Kevin Shaw’s property management company wants him to pay $3,600 for breaking his lease, even though it told him he could do it. Now, a year and a half later, they’re sending his case to a collection agency. Can this late bill be fixed?
When Milton Dortch and his wife planned their trip from Atlanta to New York in December 2015, Dortch booked their flights on Delta Air Lines, using his American Express SkyMiles credit card. On their day of travel a series of violent thunderstorms caused delays in the southeastern U.S., and Dortch arrived at his destination 10 hours late.
Faye Borowsky allowed her son-in-law to pre-pay for a rental car on her credit card. Then she forgot about it.
When she got her credit card bill, she made a critical mistake that has caused her months of anguish.
Gail Creath didn’t confirm her Aeroméxico ticket was booked for the correct date, and the flight left without her. Although the airline was willing to reinstate her ticket for a fee, she didn’t like that option — we don’t recommend what she did next.
Mike Boyar discovers an unpaid $32 bill on his American Express card more than a year after he cancels his account. By then, a collection agency is involved and creates chaos. Is there a way to undo the damage?
When Borga Dorter’s $472 airfare on Etihad is canceled because of an error, the refund never shows up on his credit card. A chargeback complicates things. Can our advocates help?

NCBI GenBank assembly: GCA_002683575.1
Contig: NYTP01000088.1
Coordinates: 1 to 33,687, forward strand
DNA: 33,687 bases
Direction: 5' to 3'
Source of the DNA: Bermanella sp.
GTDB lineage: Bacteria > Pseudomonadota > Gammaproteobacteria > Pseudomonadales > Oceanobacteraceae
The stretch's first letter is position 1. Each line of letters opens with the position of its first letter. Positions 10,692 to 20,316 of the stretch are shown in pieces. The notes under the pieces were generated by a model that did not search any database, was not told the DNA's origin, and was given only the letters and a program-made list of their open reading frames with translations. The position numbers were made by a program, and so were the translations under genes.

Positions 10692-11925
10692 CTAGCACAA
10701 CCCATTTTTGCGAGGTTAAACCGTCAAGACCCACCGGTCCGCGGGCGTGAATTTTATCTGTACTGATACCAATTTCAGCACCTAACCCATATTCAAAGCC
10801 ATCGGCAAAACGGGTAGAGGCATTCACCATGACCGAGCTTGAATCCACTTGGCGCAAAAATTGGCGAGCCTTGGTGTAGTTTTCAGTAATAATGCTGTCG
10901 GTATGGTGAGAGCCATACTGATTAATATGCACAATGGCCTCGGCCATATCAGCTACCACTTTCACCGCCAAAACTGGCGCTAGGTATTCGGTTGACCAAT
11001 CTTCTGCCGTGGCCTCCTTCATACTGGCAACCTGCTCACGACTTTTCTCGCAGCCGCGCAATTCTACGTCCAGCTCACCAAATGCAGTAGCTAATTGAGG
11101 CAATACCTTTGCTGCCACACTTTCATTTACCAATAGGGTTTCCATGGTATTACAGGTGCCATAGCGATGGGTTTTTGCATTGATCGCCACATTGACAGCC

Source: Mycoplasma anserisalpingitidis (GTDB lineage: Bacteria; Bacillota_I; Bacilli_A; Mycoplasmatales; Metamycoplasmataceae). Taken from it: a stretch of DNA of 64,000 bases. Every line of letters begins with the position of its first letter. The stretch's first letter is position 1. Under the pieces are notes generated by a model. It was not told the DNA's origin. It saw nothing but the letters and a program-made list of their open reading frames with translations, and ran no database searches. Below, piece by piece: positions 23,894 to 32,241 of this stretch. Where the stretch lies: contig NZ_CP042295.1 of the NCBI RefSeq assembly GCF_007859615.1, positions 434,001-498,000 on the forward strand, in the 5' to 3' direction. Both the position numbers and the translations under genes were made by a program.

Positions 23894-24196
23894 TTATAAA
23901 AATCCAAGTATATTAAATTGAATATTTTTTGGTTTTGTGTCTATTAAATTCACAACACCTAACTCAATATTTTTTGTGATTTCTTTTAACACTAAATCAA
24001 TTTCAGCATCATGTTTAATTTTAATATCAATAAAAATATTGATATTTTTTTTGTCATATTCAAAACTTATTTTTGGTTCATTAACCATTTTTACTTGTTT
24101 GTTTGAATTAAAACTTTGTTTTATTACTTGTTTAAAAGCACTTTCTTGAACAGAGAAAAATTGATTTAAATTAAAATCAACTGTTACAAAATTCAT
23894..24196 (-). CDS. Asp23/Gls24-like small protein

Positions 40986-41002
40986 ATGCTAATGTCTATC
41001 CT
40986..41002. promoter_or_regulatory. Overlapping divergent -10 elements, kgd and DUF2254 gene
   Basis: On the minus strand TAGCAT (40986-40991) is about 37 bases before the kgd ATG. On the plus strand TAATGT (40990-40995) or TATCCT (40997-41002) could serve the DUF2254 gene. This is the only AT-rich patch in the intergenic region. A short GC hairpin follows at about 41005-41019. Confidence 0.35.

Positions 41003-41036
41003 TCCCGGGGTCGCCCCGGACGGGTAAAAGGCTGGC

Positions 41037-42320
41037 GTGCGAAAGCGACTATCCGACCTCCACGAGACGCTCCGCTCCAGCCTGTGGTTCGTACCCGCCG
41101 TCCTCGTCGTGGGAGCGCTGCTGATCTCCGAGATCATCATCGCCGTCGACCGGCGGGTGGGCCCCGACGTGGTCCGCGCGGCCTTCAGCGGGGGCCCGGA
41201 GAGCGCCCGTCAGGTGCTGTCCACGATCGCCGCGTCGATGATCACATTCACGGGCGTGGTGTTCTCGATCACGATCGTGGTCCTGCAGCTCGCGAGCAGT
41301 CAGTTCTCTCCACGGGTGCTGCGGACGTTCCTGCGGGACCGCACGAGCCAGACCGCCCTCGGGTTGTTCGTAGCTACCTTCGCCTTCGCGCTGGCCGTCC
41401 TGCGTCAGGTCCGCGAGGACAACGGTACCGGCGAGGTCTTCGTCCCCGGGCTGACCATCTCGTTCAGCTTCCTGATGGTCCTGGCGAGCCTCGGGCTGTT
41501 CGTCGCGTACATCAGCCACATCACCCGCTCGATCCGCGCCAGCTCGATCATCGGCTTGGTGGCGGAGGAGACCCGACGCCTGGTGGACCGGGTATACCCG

Verizon has sent a collection agency after Christopher Clauson after he cancels his phone service. Is there any way to get them off his back?
Ah, the perils of being your own travel agent.
Kalevi Ruuska contacted me with an urgent problem recently. One of his friends was being asked to pay an odd cancellation fee by Air Berlin, and would not take “no” for an answer. The airline had hired a collection agency to pursue its claim.
Last December, Caesar Ho booked a night at the Hyatt Regency San Francisco Airport Hotel through Expedia. But when he couldn’t reach the hotel because of inclement weather — snow on the 5 Freeway and dangerous winds on the 101 — he phoned the hotel to see if he could cancel his room.
Travel companies routinely use collection agencies as tools to enrich themselves at their customers’ expense. That’s what seemed to be happening to Gabrielle Durana when her online travel agency tried to strong-arm her into paying $1,700 for an airline ticket it lost. But looks can be deceiving.
Travel companies are sending collection agencies after their customers with greater frequency. Here are five things you need to know.
Can an airline send a debt collector after you to pay for a missed flight? Strangely, the answer is: yes.
Before Sophia Mei books a cruise online through Travelocity, her screen goes blank and she loses her reservation. Or so she thinks. A phone agent helps here complete her booking, but soon it’s clear that she has two reservations for the same cruise. And before long, a collections agency is after her to pay for both tickets. What should she do?